The chutes used may be of various cross sections depending upon the throughput and the particle size of diamondiferous material. Thus, in general, a broad flat bottomed chute can be used for high throughput and coarse separation whereas a V-shaped chute can be used for low throughput and a fine separation.
As mentioned previously, a problem with conventional "dry" sorting methods is the fact that the material which is presented for sorting has some moisture content arising from the earlier processing steps carried out on it. The damp particles tend to stick or clog together, making it difficult to perform an accurate sort. It is of course conceivable that the particles could be thoroughly dried before presentation but this is not really a practical solution in view of the enormous cost that would be associated with drying equipment having the capacity to deal with the quantity of particulate material requiring sorting in, say, a mining or alluvial dredging operation. The present invention overcomes the sticking and clogging problem by presenting the particles in an aqueous slurry. Naturally, the addition of water enables the particles to disagglomerate and move apart from one another to increase the detectability and location of individual particles.
In addition to this, the slurry presentation system can lead to increased throughputs of material, since it is possible to move the particles in slurry form at a high rate on the chute. It is however desirable, as pointed out above, to maintain laminar flow conditions so that particle location is predictable.
A still further advantage of the slurry presentation of the particles is the fact that the aqueous content of the slurry serves a heat dissipation function. It will be appreciated that when a high power laser is used, some of the laser energy is converted to heat energy when the radiation strikes the target, in this case the slurry. The aqueous content of the slurry serves a continuous cooling function and prevents overheating of the apparatus in the vicinity. The heat dissipation advantage is enhanced if the chute is made of a metal such as steel, since localised heating of the chute will rapidly be conducted away and generally dissipated in the chute material. These features are particularly important when a high power YAG or Nd-Yag laser is used, since the use of such lasers increases the potential for localised heating of the apparatus.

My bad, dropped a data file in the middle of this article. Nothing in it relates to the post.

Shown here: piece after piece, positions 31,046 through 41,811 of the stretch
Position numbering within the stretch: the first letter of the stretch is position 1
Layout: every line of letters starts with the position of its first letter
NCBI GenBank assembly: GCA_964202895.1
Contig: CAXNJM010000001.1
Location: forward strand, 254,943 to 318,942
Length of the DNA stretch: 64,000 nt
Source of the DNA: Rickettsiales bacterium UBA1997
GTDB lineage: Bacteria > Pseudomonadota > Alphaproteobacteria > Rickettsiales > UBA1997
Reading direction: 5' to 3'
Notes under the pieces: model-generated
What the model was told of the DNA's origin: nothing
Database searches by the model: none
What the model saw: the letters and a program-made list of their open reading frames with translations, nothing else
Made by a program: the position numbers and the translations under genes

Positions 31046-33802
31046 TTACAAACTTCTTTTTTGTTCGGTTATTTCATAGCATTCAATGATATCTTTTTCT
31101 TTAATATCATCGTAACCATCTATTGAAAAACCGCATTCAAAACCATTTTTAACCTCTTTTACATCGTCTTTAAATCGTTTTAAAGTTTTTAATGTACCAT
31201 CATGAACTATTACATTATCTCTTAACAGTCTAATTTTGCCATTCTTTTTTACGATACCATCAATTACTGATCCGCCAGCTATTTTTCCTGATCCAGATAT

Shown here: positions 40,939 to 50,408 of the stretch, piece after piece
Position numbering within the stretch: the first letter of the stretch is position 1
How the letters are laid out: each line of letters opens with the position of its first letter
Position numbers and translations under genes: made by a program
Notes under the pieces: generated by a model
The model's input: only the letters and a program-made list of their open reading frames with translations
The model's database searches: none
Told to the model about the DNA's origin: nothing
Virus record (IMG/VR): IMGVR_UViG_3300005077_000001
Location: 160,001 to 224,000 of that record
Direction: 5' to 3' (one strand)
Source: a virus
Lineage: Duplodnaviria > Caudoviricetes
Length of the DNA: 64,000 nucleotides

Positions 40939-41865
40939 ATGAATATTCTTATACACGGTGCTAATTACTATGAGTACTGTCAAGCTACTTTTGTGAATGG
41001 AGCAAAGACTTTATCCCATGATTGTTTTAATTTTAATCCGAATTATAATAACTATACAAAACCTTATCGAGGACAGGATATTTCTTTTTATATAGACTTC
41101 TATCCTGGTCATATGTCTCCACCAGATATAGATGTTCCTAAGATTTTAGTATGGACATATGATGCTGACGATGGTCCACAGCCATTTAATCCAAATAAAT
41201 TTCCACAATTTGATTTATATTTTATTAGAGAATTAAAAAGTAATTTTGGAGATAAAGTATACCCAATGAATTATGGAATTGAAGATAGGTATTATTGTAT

It is believed that substantial advantages are to be gained by using a laser in the infra red part of the spectrum and particularly by using a YAG or Nd-YAG laser.
These advantages include the following:
a) the radiation produced by such lasers is eminently suitable for use with fibre optic radiation conveyance systems.
b) there is a fairly wide range of detectors that can be used to detect the scattered radiation. A particularly preferred detector is an indium-gallium-arsenide detector which can be used in place of the diode array detector described above.
c) most importantly, a YAG or Nd-YAG laser will not give rise to unduly high levels of background scatter which would make it difficult to detect the presence of a Raman peak characteristic of diamond.
It is also recognised that the use of a YAG or Nd-Yag laser has some disadvantages, notably its high power consumption when compared with, say, an argon ion laser. This disadvantage is however believed to more than off-set by the important advantages listed above which will, it is anticipated, lead to a substantial reduction in the further processing costs necessary to recover the diamonds.
Furthermore the infra red radiation produced by the laser is not in the visible part of the spectrum, increasing the danger of radiation injury to the operating personnel who will not be able to see the laser beam. This is not however considered to be a major defect, since the apparatus will in most cases be fully enclosed in a suitable housing both for safety and security.
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|U.S. Classification||209/579, 356/30, 209/906, 356/301|
|International Classification||B03B7/00, C01B31/06, G01N21/87, G01N21/85, B07C5/342, G01N21/65|
|Cooperative Classification||Y10S209/906, B07C5/3425, G01N2201/0826, G01N21/85, G01N21/87, G01N21/65, B07C5/368, G01N2021/656, G01N2201/0833|
|European Classification||G01N21/65, G01N21/85, B07C5/342D, B07C5/36C2B, G01N21/87|
|Jul 8, 1991||AS||Assignment|
Owner name: TURRET HOLDINGS LIMITED, A CORPORATION OF BRITISH
Free format text: ASSIGNMENT OF ASSIGNORS INTEREST.;ASSIGNOR:BURCHELL, STEVEN P.;REEL/FRAME:005769/0541
Effective date: 19910527
|Feb 20, 1996||FPAY||Fee payment|
Year of fee payment: 4
|Feb 22, 2000||FPAY||Fee payment|
Year of fee payment: 8
|Mar 17, 2004||REMI||Maintenance fee reminder mailed|
|Sep 1, 2004||LAPS||Lapse for failure to pay maintenance fees|
|Oct 26, 2004||FP||Expired due to failure to pay maintenance fee|
Effective date: 20040901